Using the NOAA Alert Feature
The Voyager radio has a built-in NOAA Alert Feature than automatically turns on the radio when severe weather is happening in your area, or in the case of a national emergency. To use the NOAA Alert feature, set the band selector to WEATHER and turn the weather band to your local weather station. Then set the Power Selector Switch to NOAA Alert. That’s it! The Voyager Radio will automatically turn on when there is an alert from the National Weather Service. After the alert is over, the weather band will turn off automatically. If you plan to use the NOAA feature, we recommend powering the unit with the USB Port as it does not drain power from the unit’s internal NI-MH batteries.
Using the Reading Lamp
On bottom side of the solar panel is a 5-LED Reading Lamp. The lamp rotates 180 degrees allowing you to tilt it to the desired position. To turn the Reading Lamp on, slide the Lighting Control Switch on the top of the radio to LAMP. To turn off the Reading Lamp, turn the Lighting Control Switch to OFF.
Using the flashlight
The LED flashlight is built into the side of the unit above the tuning knob. To turn on the flashlight, slide the Lighting Control Switch to FLASHLIGHT. To turn off the flashlight, turn the Lighting Control Switch to OFF.
Using the Emergency Flasher
To signal an emergency, you can slide on the Emergency Red Flasher by sliding the Lighting Control Switch to FLASH. To turn off the Emergency Flasher, slide the Lighting Control Switch to OFF.
Specifications of The Voyager Multi-Band Emergency Radio
- FM: 88 - 108 MHz
- NOAA Weather: 162.400/162.425/162.450/162.475/162.50/162.525/162.55 (continuous band)
- AM (MW): 530 -1710 KHz
- SW1: 3.20- 8.00 MHz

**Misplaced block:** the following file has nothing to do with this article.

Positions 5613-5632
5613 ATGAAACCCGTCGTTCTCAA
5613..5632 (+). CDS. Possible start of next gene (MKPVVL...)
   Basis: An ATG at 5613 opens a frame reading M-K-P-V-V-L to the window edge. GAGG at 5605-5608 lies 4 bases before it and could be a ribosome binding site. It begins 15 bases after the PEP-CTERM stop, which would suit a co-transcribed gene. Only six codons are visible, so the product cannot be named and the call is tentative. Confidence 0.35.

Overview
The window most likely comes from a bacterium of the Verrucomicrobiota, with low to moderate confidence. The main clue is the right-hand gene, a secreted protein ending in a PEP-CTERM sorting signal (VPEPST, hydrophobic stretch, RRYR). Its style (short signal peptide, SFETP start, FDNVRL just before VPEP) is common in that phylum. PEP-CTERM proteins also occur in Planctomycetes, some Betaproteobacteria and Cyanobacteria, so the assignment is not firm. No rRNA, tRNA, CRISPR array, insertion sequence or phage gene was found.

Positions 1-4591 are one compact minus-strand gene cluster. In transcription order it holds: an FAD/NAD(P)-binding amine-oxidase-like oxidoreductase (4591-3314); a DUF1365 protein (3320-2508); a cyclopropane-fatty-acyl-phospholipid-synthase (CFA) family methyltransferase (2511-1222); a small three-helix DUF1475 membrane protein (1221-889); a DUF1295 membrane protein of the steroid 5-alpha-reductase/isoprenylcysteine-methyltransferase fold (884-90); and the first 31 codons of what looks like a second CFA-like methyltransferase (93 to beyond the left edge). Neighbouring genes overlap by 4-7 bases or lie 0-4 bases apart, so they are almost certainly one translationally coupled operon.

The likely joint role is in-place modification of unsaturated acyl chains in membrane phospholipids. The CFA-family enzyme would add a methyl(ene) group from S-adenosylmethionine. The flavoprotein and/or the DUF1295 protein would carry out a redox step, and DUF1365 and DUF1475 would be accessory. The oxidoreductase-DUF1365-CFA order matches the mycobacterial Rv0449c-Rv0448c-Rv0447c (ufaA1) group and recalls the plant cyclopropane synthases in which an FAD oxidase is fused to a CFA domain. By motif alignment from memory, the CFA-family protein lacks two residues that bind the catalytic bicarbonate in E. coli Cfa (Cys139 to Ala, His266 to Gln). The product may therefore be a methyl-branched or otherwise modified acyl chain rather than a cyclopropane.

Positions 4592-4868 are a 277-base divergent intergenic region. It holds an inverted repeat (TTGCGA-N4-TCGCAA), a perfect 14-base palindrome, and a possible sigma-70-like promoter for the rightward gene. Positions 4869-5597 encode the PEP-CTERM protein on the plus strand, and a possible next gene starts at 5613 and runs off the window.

- SW2: 9.00- 22.00 MHz
- Output Power: 200 MW peak power using built-in speaker
- Headset Jack Socket: 3.5 mm
- External DC Supply Socket: 6 mm (positive center)
- Power Supply: 4.5-6.0V DC power
- Rechargeable batteries: 2,000 mAh Lithium
- Size: 204 x 128 x 66 MM (8 x 5 x 2.6 INCHES)
Information About NOAA All Hazard Weather Radio
NOAA Weather Radio (The National Oceanic and Atmospheric Administration) is a service provided by the United States Department of Commerce.
NOAA All Hazards Weather Radio (NWR) is a national network of transmitters that broadcast continuous weather information directly from National Weather Service Offices in your area. NWR broadcasts official Weather Service warnings, watches, forecasts and other hazard information 24 hours a day, 7 days a week.
Normal weather messages repeat every 5 minutes and are updated about every 2-3 hours (more frequently if conditions are developing). Regular broadcasts are tailored to weather information needs of people within the service area of the transmitter. For example, stations in coastal areas may receive information of interest to mariners. Other information, such as climate data and hydrological forecasts, may also be broadcast.
NWR works with the Federal Communication Commission's (FCC) Emergency Alert System making it your single source for "All Hazard", comprehensive weather and emergency information. In conjunction with Local, State, and Federal public officials and Emergency Managers, NWR also broadcasts warnings, alerts, and post-event information for all types of hazards – including earthquakes, wild fires, flash floods, thunderstorms, tornadoes, winter storms, tsunamis, avalanches, chemical releases, oil spills, and public safety alerts (such as AMBER alerts or 911 Telephone outages).
This Emergency Weather Alert Radio with Alarm Clock receives All Hazard NOAA Weather Radio signals from over 1,000 transmitters across the United States (over 98% USA coverage). This...Add to Cart Add to Cart